One of the things I like about the iPhone and Flash is how the content challenges me to rethink what my definition of a ‘game’ is. Like many people I grew up on consoles and became accustomed to the type of content that works well on these platforms – games with lots of detail, depth and great graphics etc. – games that require dozens of hours just to get to the end, or hundreds of hours if you want to see all the content. There’s definitely a ‘console’ mindset brought on by years of exposure to consoles – and that’s probably why a lot of people want to go and work for developers making games for the consoles (myself included). But I don’t think there’s a console developer in the world that reads about success stories like Doodle Jump and Angry Birds without feeling a little bit hard-done – after all they are the ones making the ‘real’ games; the ones with the large teams and complex engines.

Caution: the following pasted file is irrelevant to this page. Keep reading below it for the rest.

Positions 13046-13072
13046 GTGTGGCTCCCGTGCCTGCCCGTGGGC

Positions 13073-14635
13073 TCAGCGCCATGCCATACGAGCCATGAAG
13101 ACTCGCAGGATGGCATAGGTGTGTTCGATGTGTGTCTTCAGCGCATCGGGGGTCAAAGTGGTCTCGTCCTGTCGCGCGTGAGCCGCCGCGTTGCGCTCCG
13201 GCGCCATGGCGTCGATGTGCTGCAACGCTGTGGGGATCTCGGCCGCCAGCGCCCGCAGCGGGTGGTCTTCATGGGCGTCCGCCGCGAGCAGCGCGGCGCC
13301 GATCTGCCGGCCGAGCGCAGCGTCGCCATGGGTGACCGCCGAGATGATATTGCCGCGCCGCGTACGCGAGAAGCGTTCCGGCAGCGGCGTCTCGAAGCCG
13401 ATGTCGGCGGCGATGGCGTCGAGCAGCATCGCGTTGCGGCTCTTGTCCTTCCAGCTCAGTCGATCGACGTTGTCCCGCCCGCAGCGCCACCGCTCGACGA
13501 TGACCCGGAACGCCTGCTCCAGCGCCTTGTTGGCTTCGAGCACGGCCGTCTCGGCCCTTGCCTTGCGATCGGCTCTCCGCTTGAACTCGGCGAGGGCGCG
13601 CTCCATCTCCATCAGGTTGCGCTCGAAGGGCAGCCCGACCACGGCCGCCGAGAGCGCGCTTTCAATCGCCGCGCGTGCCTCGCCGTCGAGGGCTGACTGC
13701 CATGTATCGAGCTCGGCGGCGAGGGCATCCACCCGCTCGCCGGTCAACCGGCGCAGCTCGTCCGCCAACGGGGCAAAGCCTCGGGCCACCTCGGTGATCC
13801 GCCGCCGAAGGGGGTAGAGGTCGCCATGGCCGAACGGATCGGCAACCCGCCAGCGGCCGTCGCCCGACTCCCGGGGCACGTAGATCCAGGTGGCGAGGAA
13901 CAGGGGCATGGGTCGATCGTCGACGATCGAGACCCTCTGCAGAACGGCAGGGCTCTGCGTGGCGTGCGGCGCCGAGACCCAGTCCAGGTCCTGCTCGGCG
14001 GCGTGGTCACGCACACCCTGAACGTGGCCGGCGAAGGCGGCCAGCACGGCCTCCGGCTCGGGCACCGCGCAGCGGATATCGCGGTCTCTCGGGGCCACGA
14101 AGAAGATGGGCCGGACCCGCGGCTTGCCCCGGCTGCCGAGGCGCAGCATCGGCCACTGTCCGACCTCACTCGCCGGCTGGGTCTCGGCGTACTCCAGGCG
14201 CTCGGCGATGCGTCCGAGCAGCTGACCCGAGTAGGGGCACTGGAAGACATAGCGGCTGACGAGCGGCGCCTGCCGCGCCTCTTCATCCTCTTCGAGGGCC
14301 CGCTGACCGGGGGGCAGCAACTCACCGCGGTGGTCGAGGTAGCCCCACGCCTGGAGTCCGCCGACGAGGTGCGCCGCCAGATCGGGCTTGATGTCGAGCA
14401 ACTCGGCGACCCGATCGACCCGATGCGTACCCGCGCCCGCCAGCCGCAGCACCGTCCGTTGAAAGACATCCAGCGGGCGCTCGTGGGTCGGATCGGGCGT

Two years ago I would have described myself as having a ‘console’ mindset – I paid no attention to Flash games or games on mobile devices. Things have changed for me however and these bite-sized disposable experiences are becoming all the more tempting everyday. The most challenging thing for me is trying to think of new ideas that aren’t content heavy. Ask any console gamer to design a game on paper and you’ll probably get something like Black Ops – dozens of missions, complex story, characters, plethora of weapons etc. How many would sit down and design something like Doodle Jump? I’m actively trying not to discriminate and make so many distinctions between games these days – casual, free-to-play, social, hardcore etc – and just enjoy the games that appeal to me – which can come in any shape or form.